I like Norton AntiVirus. The UI is OK, the protection is strong, and it doesn't get in my way. But its worm blocking doesn't play nice with FileZilla, the FTP client. When I'm uploading thousands of little files via FTP the worm blocker goes nuts.
I think the problem is that FTP still uses the awful non-PASV mode, where the server opens a socket back to my FTP client. Dumb, but that's the way FTP works. The worm blocker sees the incoming connections and assumes we're under attack. Fortunately it's easy to disable on a per-program basis with "Program Control" in "Internet Worm Protection". I see I've also disabled the checking for Half Life 2 and my X server. Guess this worm blocker doesn't like anyone opening connections to it.
The blocker is slow too. After I disabled it my FTP upload of lots of little files was 10x faster.
While I've admired Flickr for awhile, I wasn't much of a user. Until now. Now I'm totally addicted, checking it eight times a day. What's so great about Flickr?
The most compelling part of Flickr is the social network. Flickr is not just photo hosting, it's a whole community system. And it's not just a social network site, it's a photo site. I share my photos with friends, they share theirs with me. I join groups. I look at strangers' photos and comment on them. I see what photos my friends like, and the photos of my friends' friends. There's always something new and a social context for what we're sharing.
The technical execution of Flickr is excellent. The UI is clean and fun, if a bit like a maze of twisty passages. There are RSS feeds everywhere. They have a great API; see Clay's notes for more. There's blog integration with badges and automated blog posting. And something I overlooked at first: updates happen instantly. You upload a new photo and it is immediately visible on every tag, group, and contacts page where it should be. It's not easy to make real time updates work at this scale.
Here's the addictive part. Flickr is a game, an MMOG * . There's the explicitly playful aspect, groups like squared circle and clock works. There's also an exploratory aspect to being on Flickr, where you go from photo to tag to photo to person to group to tag to photo, picking up images along the way and sharing them with your friends. And there's lots of interaction to keep you coming back, your recent activity and the group discussion boards. It's all quite compelling.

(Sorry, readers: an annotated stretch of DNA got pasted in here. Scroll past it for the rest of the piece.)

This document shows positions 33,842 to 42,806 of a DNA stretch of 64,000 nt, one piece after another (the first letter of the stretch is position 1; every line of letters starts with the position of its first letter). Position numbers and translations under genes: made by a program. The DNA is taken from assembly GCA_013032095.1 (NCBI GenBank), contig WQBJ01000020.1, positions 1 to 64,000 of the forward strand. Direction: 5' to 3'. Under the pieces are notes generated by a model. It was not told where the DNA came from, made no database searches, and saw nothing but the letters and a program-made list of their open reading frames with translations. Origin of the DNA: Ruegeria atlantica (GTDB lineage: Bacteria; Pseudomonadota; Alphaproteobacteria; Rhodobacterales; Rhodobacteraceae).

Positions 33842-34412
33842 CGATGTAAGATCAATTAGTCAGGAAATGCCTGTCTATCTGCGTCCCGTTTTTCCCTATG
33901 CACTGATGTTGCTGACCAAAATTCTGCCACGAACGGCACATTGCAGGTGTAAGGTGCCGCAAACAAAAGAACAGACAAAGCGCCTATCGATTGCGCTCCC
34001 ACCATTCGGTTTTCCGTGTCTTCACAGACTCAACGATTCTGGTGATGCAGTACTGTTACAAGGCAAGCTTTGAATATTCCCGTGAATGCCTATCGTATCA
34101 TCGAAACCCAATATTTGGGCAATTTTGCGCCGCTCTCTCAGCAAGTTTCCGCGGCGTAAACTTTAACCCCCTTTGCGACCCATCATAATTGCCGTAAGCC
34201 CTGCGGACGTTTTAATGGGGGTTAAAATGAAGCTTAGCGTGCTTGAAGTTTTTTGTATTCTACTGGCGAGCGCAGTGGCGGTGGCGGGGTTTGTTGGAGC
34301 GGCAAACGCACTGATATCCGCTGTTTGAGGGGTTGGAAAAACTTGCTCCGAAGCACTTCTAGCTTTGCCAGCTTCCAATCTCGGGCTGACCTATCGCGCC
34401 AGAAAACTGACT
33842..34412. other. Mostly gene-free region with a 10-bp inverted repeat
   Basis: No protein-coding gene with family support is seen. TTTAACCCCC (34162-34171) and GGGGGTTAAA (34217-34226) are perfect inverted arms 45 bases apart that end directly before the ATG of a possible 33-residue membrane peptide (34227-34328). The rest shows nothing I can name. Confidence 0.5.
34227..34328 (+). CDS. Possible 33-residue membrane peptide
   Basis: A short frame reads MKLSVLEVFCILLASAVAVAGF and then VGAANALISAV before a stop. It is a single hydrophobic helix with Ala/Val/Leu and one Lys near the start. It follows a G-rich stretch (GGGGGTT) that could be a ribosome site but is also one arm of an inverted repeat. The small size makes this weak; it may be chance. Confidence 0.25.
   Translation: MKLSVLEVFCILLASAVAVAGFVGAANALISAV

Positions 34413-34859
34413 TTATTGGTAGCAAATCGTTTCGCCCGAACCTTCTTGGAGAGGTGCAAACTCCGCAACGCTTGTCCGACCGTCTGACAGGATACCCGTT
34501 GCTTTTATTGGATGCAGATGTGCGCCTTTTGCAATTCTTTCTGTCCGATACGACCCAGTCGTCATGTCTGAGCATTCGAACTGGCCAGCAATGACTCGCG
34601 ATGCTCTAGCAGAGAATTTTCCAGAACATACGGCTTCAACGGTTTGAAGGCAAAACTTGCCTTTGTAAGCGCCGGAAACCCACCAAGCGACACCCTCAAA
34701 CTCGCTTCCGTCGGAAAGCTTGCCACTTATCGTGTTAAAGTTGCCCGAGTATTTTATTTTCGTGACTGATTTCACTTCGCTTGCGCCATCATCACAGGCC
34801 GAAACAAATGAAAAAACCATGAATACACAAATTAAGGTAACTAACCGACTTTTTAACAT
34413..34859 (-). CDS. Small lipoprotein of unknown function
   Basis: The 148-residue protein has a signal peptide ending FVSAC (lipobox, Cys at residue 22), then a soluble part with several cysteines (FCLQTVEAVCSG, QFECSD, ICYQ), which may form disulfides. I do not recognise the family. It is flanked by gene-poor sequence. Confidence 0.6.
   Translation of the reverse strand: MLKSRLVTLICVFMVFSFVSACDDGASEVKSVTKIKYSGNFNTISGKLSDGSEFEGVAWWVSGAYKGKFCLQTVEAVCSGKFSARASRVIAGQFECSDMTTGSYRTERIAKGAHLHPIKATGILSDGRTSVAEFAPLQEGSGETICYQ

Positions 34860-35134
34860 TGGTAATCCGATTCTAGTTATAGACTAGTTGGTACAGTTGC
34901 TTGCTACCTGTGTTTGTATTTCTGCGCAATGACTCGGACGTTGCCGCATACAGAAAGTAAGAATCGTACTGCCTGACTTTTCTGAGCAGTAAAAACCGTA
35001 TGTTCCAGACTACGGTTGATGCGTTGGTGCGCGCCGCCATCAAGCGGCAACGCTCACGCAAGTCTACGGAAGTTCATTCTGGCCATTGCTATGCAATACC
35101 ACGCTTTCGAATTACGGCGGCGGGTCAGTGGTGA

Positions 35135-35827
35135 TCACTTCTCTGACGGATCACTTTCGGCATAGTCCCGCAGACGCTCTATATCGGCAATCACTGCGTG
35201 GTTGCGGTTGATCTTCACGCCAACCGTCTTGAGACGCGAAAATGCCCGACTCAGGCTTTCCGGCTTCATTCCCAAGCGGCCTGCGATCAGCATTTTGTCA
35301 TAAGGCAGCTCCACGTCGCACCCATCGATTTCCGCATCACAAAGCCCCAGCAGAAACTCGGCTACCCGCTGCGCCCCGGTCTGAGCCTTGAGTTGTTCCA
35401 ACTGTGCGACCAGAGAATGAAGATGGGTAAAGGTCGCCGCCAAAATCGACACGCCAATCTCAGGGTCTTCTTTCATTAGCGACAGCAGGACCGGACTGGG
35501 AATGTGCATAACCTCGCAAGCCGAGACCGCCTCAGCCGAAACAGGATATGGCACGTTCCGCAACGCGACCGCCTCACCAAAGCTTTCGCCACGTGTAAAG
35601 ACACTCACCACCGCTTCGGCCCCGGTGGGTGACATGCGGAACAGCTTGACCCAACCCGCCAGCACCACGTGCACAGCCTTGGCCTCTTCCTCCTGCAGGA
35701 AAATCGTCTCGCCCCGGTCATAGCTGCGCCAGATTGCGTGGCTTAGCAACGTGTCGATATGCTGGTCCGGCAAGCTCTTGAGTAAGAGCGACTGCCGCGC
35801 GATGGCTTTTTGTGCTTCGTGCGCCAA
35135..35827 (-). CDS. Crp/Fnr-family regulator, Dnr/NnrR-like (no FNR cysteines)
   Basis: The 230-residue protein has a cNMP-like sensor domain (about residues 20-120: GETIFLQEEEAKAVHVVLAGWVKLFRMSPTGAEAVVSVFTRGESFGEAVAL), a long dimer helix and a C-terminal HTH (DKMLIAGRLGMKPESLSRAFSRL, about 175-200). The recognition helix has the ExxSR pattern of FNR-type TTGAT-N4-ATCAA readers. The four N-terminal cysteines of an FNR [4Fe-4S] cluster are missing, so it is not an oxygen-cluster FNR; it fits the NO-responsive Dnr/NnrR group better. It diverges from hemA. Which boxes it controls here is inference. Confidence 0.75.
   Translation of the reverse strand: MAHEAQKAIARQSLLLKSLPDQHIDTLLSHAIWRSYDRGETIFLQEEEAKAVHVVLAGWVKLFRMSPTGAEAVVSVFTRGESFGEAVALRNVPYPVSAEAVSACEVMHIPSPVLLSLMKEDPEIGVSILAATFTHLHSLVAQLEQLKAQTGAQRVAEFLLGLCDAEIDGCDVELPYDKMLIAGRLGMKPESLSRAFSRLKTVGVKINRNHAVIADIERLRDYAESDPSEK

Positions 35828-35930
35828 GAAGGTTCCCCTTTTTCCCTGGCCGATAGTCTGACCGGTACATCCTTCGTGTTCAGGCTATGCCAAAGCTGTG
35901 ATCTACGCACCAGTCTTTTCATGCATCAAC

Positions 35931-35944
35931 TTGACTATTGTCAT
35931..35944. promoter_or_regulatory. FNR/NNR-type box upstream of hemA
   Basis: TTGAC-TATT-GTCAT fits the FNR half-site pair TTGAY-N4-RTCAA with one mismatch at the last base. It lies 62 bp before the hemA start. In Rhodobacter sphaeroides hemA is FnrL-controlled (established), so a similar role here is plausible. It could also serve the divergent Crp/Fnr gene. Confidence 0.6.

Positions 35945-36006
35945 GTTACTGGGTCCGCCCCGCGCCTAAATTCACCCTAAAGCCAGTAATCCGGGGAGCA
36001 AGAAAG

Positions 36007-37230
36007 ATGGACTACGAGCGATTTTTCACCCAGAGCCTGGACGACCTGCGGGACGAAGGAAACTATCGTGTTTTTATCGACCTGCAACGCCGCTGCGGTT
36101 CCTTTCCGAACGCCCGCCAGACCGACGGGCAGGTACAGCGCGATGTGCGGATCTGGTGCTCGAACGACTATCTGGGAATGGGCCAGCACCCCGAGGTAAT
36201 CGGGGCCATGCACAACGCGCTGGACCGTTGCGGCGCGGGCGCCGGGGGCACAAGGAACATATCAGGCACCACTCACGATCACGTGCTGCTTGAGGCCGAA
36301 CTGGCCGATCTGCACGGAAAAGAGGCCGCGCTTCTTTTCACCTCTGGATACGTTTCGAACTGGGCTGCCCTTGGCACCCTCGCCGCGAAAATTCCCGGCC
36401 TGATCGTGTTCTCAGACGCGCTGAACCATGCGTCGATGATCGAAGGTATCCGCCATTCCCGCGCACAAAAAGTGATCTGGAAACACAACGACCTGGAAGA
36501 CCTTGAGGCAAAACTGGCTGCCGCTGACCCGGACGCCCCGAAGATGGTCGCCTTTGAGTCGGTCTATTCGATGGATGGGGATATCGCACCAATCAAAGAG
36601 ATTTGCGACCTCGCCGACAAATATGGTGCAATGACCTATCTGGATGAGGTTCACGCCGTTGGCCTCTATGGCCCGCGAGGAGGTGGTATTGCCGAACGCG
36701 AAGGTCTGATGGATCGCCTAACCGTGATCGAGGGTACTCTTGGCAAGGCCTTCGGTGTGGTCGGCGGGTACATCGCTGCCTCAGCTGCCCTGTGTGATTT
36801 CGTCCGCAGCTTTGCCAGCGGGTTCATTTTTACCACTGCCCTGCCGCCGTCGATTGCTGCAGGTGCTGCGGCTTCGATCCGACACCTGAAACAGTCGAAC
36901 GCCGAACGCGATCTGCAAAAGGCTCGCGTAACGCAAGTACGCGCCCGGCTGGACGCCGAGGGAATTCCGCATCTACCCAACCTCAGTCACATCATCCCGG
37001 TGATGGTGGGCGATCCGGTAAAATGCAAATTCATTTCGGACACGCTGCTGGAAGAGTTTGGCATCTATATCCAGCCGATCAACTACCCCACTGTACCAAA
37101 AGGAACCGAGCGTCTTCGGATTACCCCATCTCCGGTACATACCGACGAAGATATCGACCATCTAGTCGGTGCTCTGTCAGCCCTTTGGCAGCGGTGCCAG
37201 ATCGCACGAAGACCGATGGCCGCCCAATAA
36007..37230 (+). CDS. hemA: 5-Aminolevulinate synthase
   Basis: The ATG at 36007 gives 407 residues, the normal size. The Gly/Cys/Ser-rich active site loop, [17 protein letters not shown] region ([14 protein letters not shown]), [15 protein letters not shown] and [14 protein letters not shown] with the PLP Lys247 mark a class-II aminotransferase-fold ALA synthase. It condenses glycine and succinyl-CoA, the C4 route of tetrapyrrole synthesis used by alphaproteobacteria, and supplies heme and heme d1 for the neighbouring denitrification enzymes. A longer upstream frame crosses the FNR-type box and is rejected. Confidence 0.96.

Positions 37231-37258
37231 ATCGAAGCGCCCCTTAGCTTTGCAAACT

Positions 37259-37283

Want to know how many people are reading your blog from the hosted feed readers BlogLines, Yahoo, LiveJournal, NewsIsFree, and NewsGator Online? They're all kind enough to put some stats in their User-Agent string when they fetch your blog. I wrote some code to scrape the data out of Apache logs. Here, take it.
I had plans to do fancy graphs like I did awhile ago for BlogLines, but the data isn't very interesting. BlogLines blows everyone away with 290 readers. Pretty much no one reads my blog via Yahoo, LiveJournal, or NewsIsFree. NewsGator Online has about 30 readers.
Thanks to Marc for some info on this topic
My new car yielded a nice surprise; Bluetooth phone support. Basically the car is one giant hands-free headset. I just step into the car with the phone in my pocket and I can make calls from the dashboard. It even synced up my phonebook. I feel like 1985 James Bond.
When I was at the Media Lab I used to mock Bluetooth. 1996, 1997, 1998, 1999, they kept saying "cheap low power wireless is just on the horizon" and it never happened. But it finally happened. Bluetooth is to wireless what USB is to wired connections; simple, autoconfiguring device interaction. Now if I could just play music to my car stereo via a Bluetooth MP3 player and if I could get a Bluetooth camera to sync photos to my PC, I'd be set. Oh yeah, and I need wireless power.
Now that the news is finally out, congratulations to both Flickr and Bloglines on being acquired! They are the best web startups I've seen in the last year. Great products, well executed, plugged into the blogosphere publicity engine without pandering to it. They both showed that a small company with the right people can build out a major service in a year. And if you believe the rumours, they built a lot of value quickly. I think it's interesting they chose to be acquired instead of going the venture capital route.
Two of the best talks at ETech were Stewart on Flickr and Mark on Bloglines. Both of them gave direct, honest descriptions of how they built their companies and what social and technical challenges they faced. Great information if you're of a mind to start your own business, along with Marc's VC funding for geeks.
On the heels of ETech, Ken and I spent a few days in Santa Monica. Ken's a pilot so it's easy to pop up and down the west coast. Particularly around LA where the municipal airports are so convenient.